Book Review: Angela Flournoy's 'The Turner House'

Apr 28, 2016

Book reviewer Scott Southard takes us to Detroit with an intimate portrait of the life of an African-American family.


It is so reassuring when critics and readers get it right. "The Turner House" by Angela Flournoy is a stunning debut novel. Just out in paperback, this is a novel everyone should take a moment to discover. It is beautifully written book with wonderfully rich characters. And it is a love song to the generations of African-Americans that call Detroit home.

At the heart of "The Turner House" is Charles Turner, who everyone calls Cha-Cha. He is the eldest of the 13 Turner siblings and has always felt responsible for taking care of his family. When their mother Viola needs extra care she moves into Cha-Cha’s house. And he is the one who is left to decide what to do with her property, including his childhood home.

Cha-Cha is a retired trucker, but with a haunted past. As a teenager, he believed he battled a ghost in his bedroom. Since then, he’s always felt like he was being followed by a revenge-seeking spirit. When a trucking accident forces him into his retirement, he’s sure it must mean something and begins seeing a psychologist. Most of the people in his family, including his wife Tina, don’t seem to know what to do with Cha Cha in this new stage in his life.

Another favorite character in the novel is Lelah, the youngest of the 13 siblings. Her life, like Cha-Cha’s, is in free fall. Her gambling addiction is tearing her life apart. We first meet Lelah as she being evicted from her apartment, trying to seem strong in an awful situation. She keeps herself distant as she struggles with her demons. She even hides her problems from her daughter Brianne. Feeling lost, Lelah returns home and begins living in the abandoned Turner house. But she isn’t safe there either. The neighborhood is littered with abandoned properties and there are break-ins every day. You can feel the clock ticking down on her life if she can’t find a better option.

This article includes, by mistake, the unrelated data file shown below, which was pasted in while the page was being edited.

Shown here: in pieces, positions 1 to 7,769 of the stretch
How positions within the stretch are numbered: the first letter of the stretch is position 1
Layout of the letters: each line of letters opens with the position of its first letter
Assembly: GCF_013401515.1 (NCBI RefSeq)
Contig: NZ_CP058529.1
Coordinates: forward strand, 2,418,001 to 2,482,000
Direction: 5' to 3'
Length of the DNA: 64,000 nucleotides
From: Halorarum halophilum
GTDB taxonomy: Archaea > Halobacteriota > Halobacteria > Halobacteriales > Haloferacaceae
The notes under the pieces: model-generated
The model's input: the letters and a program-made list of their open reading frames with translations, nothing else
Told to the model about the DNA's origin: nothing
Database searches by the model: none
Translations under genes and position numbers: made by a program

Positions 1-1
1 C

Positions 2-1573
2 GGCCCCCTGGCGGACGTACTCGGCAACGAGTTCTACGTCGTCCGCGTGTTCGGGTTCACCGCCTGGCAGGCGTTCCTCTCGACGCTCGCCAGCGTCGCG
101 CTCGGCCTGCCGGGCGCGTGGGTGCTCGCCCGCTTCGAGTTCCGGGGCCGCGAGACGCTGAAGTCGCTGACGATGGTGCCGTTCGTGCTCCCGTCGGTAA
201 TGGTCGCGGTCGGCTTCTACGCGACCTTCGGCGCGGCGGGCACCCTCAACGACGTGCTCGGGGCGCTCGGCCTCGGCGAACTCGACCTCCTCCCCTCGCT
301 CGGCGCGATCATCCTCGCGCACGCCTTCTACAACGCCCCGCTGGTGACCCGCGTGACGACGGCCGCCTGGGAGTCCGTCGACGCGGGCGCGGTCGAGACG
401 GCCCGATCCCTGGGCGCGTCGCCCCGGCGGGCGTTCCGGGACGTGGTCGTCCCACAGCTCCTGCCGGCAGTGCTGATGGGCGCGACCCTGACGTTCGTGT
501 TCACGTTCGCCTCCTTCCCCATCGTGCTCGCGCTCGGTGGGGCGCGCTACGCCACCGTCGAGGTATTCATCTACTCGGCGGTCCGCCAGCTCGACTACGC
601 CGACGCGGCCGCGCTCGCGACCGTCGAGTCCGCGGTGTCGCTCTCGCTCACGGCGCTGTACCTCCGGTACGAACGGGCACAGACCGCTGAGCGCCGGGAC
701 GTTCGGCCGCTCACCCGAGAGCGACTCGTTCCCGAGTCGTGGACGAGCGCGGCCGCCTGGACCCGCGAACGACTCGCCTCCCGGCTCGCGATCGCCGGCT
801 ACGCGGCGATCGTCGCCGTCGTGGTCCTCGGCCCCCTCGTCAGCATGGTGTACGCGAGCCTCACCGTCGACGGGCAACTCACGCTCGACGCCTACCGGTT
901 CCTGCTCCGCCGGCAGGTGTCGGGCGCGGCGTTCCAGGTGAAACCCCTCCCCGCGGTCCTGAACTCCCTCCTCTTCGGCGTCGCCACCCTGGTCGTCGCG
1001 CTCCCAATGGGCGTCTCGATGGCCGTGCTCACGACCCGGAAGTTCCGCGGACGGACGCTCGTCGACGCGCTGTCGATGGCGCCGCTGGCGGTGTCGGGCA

One of the great achievements in "The Turner House" is the realism of the characters. There is nothing stereotypical or generic about them. Each of the Turner family members we meet have strengths, weaknesses and regrets. Their voices jump off the page, leaving the reader feeling like they are watching a real family and not just fiction from an incredible new author.

The hardships the city of Detroit and its citizens have experienced over the years are well documented.  In many ways, "The Turner House" is the right book at the right time. I can’t imagine this being better planned since the city is on everyone’s mind and people debate how to save it. I believe though Detroit will continue to survive, as long as characters like the Turners continue to call it home, and authors like Flournoy continue to bring their stories to life.

Scott Southard is the author of the novels "Permanent Spring Showers" and "A Jane Austen Daydream.” You can follow his writing via his blog "The Musings and Artful Blunders of Scott D. Southard" at sdsouthard.com.